In many cancers, including lymphoma, males have higher incidence and mortality than females. Emerging evidence demonstrates that one mechanism underlying this phenomenon is sex differences in metabolism, both with respect to tumor nutrient consumption and systemic altera-tions in metabolism, i.e., obesity. We wanted to determine if visceral fat and tumor glucose uptake with fluorodeoxyglucose-positron emission tomography/computed tomography (FDG-PET/CT) could predict sex-dependent outcomes in patients with diffuse large B-cell lymphoma (DLBCL). We conducted a retrospective analysis of 160 patients (84 males; 76 females) with DLBCL who had imaging at initial staging and after completion of therapy. CT-based relative visceral fat area (rVFA), PET-based SUVmax normalized to lean body mass (SULmax), and end-of-treatment FDG-PET 5PS score were calculated. Increased rVFA at initial staging was an independent predictor of poor OS only in females. At the end of therapy, increase in visceral fat was a significant predictor of poor survival only in females. Combining the change in rVFA and 5PS scores identified a subgroup of females with visceral fat gain and high 5PS with exceptionally poor outcomes. These data suggest that visceral fat and tumor FDG uptake can predict outcomes in DLBCL patients in a sex-specific fashion.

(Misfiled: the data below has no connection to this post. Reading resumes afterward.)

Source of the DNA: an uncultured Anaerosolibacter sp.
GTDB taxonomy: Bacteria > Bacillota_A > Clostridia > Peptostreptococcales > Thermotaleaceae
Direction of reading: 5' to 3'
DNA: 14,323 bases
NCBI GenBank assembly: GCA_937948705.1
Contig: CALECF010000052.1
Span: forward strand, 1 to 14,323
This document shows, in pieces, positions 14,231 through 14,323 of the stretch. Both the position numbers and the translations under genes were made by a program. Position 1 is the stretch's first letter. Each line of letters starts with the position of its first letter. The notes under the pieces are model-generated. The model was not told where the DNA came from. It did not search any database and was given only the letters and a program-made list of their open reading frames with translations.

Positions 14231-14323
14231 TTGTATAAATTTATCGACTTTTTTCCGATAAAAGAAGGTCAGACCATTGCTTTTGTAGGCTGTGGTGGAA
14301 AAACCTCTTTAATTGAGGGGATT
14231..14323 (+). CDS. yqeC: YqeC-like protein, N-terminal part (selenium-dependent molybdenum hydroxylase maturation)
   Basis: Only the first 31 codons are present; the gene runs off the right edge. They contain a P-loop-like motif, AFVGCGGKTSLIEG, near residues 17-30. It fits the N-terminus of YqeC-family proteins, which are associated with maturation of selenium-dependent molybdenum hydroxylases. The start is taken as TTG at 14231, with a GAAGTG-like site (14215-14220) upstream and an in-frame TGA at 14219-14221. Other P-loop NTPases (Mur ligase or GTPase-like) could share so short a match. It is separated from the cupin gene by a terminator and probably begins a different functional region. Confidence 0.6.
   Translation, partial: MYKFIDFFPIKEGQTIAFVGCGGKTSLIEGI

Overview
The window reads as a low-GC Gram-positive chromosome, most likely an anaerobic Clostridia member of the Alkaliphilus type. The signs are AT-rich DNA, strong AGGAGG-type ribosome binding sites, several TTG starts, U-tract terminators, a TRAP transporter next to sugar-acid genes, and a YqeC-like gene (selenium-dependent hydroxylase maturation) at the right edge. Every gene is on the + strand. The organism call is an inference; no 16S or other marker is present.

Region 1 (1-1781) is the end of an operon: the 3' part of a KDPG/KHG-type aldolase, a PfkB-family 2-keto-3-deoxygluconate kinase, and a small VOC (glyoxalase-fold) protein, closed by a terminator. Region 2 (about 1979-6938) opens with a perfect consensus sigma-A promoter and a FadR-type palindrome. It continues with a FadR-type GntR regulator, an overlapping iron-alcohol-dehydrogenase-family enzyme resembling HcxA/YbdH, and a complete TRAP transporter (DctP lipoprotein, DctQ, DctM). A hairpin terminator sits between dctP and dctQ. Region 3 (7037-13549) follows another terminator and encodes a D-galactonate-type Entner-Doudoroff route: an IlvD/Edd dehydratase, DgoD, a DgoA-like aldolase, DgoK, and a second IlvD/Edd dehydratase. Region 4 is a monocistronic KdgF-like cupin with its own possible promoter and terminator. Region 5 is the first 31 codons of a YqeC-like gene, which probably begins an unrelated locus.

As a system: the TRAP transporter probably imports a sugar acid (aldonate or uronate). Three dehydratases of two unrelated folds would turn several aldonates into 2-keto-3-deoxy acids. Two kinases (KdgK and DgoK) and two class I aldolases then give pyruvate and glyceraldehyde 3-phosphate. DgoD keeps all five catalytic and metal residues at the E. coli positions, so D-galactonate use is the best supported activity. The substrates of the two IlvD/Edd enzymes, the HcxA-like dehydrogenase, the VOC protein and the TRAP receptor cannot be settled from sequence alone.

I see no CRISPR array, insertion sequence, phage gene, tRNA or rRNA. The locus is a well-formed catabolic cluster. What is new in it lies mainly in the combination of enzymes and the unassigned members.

Original languageEnglish
Article number2932
Issue number12
StatePublished - Jun 1 2022


  • CT
  • body composition
  • glucose metabolism
  • lymphoma
  • sex differences
  • visceral fat


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